Philosophy Gourmet Report 2009

As the new PGR is out, I’ll take this opportunity to thank Brian Leiter for his service to the community.  In my opinion, the PGR is an extraordinarily useful tool:  primarily for aspiring graduate students, and secondarily for everyone else in philosophy.  Surely it’s not perfect, but it’s a lot better to have it than not.

Leiter and the PGR are periodically attacked.  As far as I can tell, the criticisms’ merit ranges from minor to null.

One of the most serious criticism is that the whole affair is a self-reinforcing exercise biased in favor of major “analytic” departments.  Leiter chooses the departments to rank and then he chooses the evaluators.  The evaluators are mostly a subset of the members or graduates of the departments to be evaluated, excluding virtually everyone else.  Unsurprisingly, the result is a ranking that includes some of the analytic philosophy department and excludes everyone else.  I find this criticism unfair.

Let’s remember that PGR is a ranking of departments in the English speaking world based on reputation.  Now, does anyone seriously doubt that, say, the 10 departments in the English speaking world with the highest reputation are those at the top of the PGR?  The same question can be extended to the rest of the report.  For the ranking to be invalid, there must be departments whose reputation is higher than those listed in the PGR but which are not listed.  What are these neglected departments and what evidence is there that their reputation is higher than those in the PGR?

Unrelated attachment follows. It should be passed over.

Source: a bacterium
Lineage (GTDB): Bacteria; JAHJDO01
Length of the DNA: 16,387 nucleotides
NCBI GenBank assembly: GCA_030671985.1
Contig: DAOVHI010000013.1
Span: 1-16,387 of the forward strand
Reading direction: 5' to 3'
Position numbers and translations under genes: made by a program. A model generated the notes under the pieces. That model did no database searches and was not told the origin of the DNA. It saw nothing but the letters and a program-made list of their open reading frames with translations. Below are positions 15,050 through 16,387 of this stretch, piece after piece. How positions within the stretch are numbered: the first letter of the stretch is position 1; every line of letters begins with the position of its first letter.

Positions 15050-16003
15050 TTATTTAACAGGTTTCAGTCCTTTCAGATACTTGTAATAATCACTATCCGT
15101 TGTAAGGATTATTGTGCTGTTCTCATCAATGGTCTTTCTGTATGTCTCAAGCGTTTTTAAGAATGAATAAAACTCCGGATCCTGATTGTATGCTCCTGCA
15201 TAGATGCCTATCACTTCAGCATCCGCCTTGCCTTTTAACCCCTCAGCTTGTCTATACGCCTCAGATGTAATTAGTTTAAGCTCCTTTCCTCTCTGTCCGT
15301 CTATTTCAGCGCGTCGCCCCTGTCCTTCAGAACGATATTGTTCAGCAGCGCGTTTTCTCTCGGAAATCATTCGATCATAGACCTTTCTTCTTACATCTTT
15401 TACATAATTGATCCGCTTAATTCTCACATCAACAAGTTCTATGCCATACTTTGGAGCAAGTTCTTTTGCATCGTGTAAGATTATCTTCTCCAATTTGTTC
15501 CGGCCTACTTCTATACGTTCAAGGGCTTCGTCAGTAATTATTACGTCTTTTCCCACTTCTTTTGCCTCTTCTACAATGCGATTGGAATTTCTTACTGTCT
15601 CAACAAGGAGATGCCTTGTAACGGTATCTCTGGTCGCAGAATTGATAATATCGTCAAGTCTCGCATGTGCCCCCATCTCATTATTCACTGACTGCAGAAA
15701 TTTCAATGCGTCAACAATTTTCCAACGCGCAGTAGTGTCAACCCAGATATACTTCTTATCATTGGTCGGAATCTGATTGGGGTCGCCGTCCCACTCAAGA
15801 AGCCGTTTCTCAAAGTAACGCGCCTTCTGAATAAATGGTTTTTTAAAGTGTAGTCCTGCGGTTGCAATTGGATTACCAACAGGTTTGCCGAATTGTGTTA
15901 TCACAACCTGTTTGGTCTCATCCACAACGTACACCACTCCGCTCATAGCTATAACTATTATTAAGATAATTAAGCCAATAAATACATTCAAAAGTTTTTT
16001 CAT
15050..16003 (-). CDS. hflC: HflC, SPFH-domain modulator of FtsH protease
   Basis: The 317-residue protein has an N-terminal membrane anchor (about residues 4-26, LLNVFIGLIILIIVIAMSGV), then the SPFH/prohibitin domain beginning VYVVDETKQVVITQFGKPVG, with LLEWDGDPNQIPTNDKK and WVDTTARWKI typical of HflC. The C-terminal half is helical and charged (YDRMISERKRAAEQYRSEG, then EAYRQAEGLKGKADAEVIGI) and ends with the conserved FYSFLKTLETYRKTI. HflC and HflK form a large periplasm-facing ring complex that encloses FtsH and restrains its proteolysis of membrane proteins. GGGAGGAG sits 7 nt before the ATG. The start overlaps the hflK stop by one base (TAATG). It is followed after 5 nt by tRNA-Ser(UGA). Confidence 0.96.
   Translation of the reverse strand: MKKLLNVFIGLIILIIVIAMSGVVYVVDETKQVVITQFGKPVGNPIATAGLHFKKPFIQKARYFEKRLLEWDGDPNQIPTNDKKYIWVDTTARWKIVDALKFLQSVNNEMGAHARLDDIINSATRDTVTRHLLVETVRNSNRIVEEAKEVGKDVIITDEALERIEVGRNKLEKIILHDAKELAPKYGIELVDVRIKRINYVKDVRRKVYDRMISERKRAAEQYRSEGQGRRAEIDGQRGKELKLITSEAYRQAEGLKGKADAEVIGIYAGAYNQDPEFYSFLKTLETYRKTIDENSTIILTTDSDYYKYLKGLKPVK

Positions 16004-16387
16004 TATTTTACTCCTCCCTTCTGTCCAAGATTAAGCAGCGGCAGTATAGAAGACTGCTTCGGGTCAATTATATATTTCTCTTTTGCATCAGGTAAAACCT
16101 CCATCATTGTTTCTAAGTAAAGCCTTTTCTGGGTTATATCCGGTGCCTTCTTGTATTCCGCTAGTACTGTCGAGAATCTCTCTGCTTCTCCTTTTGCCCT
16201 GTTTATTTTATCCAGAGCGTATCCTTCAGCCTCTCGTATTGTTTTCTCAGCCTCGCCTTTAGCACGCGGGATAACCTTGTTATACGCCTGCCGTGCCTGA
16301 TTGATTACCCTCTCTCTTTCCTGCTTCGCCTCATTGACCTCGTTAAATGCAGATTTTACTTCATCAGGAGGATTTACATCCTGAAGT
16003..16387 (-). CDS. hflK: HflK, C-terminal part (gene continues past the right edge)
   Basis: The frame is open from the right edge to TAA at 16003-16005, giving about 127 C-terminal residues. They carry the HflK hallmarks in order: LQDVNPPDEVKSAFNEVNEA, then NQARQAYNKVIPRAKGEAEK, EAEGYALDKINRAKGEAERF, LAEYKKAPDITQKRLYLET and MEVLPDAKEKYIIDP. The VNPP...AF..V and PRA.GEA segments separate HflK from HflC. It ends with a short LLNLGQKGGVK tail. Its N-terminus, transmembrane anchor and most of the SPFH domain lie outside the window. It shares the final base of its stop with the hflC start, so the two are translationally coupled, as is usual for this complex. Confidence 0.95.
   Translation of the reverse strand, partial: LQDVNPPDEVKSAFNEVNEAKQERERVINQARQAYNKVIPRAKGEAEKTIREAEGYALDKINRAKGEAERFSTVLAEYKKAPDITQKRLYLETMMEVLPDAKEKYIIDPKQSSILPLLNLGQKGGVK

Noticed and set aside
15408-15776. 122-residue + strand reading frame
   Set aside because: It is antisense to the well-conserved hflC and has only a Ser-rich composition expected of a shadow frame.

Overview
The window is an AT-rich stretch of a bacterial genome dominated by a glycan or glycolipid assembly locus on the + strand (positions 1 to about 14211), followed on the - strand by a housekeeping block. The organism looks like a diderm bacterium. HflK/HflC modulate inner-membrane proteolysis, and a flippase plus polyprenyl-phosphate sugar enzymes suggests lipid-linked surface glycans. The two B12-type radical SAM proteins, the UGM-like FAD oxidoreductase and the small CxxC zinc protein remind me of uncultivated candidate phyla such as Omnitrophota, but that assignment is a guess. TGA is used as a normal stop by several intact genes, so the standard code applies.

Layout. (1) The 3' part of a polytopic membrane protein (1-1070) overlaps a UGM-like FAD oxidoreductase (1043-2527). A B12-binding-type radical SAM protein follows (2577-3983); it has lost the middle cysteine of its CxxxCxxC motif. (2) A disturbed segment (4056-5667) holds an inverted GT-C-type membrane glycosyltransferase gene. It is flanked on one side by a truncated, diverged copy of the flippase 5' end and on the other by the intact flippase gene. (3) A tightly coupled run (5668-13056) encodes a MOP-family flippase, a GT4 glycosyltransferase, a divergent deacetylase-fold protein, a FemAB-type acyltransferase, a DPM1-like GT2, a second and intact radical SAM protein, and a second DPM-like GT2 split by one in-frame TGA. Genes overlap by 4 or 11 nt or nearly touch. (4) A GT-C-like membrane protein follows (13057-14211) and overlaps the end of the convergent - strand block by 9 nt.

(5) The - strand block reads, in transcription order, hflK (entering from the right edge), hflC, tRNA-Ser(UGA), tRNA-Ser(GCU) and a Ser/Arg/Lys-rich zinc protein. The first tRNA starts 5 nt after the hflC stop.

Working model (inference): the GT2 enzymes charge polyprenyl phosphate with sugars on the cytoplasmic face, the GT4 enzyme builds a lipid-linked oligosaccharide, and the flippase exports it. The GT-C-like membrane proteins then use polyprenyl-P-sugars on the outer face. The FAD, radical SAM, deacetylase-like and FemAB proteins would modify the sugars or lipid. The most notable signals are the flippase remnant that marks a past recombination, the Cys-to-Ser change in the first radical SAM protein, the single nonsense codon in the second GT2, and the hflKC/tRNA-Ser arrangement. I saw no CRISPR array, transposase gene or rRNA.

The way to have a more comprehensive and fair ranking would be to extend the number of departments ranked and the number of evaluators.  This is what critics should do.  Prepare an extended ranking and show that it doesn’t match the PGR.  Given how much work it takes to prepare the PGR, preparing an extended ranking with an extended number of evaluators would be a huge task.  Still, I predict that contrary to the critics, the top of such an extended ranking would match the PGR pretty closely.

The critics seem to underestimate two factors: 

First, there is far more variety of philosophical styles and interests in the PGR-ranked departments than they seem to suppose.  The philosophical style most prominent at Princeton is quite different from that most prominent at Rutgers, and both are quite different from the style most prominent at, say, Pitt.  Nevertheless, there is consensus that those three are some of the most reputable philosophy departments in the world.

Second, although there are many departments that are not ranked and many styles of philosophizing that are not well represented in the PGR, there is little evidence that their reputation is comparable to that of the PGR-ranked departments.

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